I just want to thank those of you who completed the questionnaire on bilingualism and emotion. There were 36 responses all together, and I’ll be giving a presentation about it tomorrow.
The information collected was very interesting, and wasn’t entirely what we expected. For example, the number of people who preferred to use their first language to express their deepest feelings and terms of endearment wasn’t as high as previous studies have found. What seemed to be more important was the context and how well people know each language.
I’m now collecting data for a study on colour vocabulary. This time I’m looking for bilingual speakers of any language, and monolingual English speakers. If you can help, please complete the questionnaire on this page.
[Update] – for various reasons I will only be collecting data about colour vocabulary from monolinguals online (the data from bilinguals will be collected offline). So if you consider yourself to be a monolingual speaker of English or another language, please complete the questionnaire.
I did some research on grammatical gender for my bilingualism class today which was similar to the experiment I tried out here last week.
victims participants were all native speakers of Welsh and we asked them to assign male or female voices to inanimate objects, some of which are usually associated with men – (beard, hammer, screwdriver); some are usually associated with women (brooch, dress, needle); while others are semantically neutral (clock, table, television). We were trying to see whether they would be guided by the semantic or Welsh grammatical gender, and in most cases they went with the semantic gender, except for the neutral objects, for which some of them followed the Welsh genders.
Apart from the assignment of genders, I found it interesting that most of the participants learnt Welsh first and only started learning English from the age of 4 or 5, i.e. when they started school. This is quite common in this part of Wales. We also asked them estimate the percentage of Welsh and English they use. Some said they use both languages equally, others use Welsh far more than English -up to 90% of the time.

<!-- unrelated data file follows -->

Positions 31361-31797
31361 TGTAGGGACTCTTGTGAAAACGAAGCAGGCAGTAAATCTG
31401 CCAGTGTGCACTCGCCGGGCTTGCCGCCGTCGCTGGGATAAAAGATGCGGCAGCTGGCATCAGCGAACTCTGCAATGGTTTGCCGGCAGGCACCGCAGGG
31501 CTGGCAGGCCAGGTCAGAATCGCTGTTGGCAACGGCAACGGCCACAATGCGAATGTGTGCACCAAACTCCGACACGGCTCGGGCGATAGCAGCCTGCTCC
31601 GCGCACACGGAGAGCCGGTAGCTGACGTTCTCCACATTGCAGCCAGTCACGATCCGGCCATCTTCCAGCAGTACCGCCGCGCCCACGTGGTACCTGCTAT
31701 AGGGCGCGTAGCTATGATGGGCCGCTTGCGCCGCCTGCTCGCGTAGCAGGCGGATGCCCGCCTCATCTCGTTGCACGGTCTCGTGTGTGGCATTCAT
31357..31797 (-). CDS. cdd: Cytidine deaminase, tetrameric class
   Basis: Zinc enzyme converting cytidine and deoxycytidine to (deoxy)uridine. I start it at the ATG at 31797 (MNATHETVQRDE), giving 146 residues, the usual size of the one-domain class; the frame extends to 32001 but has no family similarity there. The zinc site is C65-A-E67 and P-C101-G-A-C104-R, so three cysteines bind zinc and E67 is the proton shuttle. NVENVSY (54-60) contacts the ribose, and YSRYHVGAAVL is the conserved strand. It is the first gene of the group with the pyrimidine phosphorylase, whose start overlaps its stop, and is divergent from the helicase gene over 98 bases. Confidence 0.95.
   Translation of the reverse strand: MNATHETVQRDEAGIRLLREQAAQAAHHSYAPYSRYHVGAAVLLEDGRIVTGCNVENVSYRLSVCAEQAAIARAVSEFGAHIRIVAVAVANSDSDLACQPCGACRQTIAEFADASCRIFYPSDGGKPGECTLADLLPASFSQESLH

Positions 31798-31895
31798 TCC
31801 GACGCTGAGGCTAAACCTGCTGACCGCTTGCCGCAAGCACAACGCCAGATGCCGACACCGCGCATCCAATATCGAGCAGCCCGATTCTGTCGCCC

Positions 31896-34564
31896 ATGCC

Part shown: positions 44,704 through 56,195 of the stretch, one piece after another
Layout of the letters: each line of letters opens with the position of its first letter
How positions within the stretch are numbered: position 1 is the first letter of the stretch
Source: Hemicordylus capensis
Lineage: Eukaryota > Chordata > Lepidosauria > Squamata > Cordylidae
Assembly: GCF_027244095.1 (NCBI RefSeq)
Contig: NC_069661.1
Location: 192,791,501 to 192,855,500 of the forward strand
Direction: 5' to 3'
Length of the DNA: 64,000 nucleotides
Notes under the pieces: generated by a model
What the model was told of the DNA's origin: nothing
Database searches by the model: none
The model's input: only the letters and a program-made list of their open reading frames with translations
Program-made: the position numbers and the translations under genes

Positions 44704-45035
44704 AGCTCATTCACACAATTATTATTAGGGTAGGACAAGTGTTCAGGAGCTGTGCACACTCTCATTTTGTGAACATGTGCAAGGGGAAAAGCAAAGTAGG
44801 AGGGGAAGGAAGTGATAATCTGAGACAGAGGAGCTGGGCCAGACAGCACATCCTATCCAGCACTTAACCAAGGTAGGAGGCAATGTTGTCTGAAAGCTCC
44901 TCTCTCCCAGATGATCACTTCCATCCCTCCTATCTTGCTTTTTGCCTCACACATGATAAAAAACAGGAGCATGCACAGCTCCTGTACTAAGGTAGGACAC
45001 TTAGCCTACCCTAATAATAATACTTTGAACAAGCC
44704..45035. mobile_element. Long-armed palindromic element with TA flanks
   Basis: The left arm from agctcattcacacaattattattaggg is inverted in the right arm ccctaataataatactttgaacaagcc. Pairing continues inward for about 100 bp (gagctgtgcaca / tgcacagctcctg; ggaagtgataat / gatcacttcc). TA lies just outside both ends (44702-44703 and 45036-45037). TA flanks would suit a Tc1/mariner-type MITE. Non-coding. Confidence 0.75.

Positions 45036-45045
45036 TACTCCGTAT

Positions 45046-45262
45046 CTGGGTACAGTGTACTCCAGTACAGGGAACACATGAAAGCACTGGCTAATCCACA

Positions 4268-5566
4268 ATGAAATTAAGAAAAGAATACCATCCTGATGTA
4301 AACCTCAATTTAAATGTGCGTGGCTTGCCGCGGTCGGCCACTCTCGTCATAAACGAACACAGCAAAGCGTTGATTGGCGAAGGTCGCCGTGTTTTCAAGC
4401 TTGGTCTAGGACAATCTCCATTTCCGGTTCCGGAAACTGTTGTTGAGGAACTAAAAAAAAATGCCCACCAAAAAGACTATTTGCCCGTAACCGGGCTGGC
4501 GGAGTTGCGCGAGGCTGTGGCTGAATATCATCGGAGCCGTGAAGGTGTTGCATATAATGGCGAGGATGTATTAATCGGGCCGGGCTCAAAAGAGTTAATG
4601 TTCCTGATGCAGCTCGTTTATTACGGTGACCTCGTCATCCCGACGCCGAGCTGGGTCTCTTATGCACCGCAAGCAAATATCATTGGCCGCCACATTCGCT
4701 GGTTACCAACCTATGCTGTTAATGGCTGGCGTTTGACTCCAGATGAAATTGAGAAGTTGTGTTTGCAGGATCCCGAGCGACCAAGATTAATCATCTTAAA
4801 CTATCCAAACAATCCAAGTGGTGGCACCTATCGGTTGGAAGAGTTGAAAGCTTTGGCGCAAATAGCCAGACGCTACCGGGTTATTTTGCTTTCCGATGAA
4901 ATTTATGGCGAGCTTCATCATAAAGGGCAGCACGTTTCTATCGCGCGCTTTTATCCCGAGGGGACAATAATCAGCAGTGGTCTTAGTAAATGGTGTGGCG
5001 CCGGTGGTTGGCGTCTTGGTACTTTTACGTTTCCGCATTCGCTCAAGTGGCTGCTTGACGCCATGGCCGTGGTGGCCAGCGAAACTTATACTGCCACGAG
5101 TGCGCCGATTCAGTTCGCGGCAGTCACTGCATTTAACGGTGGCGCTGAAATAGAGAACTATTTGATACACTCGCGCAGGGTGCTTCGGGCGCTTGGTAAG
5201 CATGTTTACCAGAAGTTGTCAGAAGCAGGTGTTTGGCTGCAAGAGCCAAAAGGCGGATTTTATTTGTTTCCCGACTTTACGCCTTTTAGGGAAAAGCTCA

This is a little experiment I’ll be doing for my bilingualism class next week which I thought I’d try out on you first.
Imagine you’re making a cartoon featuring the things listed below as characters. Which ones would you assign a male voice to, and which ones would you assign a female voice to?
1. A rock 2. A tree 3. A river 4. A bear 5. A salmon 6. A boat
Could you also tell us your native language, and whether you speak any other languages fluently? If you do speak other languages, when did you acquire them, do you use them regularly, and would you consider yourself bilingual or multilingual?
Yesterday I did a bit of research for my Bilingualism class with a couple of classmates. It was the first time I’d done this kind of research so it was quite exciting.
The aim was to find out whether bilinguals were faster than monolinguals at seeing alternative interpretations of images like the ones below. The ability to switch between languages and to ignore irrelevant information is thought to be more developed in bilinguals.
We asked students and staff in the university, which was easier than going into town to try to find willing participants. Most of the people we asked were willing to help, which probably wouldn’t be the case in town.
We did find that the bilinguals were faster to see the two versions of the images, though nobody was able to see the second interpretation of the first image without clues. I saw a cowboy straight away, but it took me ages to see an old man, which some people saw as an old woman. Once you can see both versions, they seem so obvious that you wonder how you couldn’t see them at first. One person suggested that being left handed might also make you quicker to see the different versions of the images.
Here are the images we used:
What can you see for each one?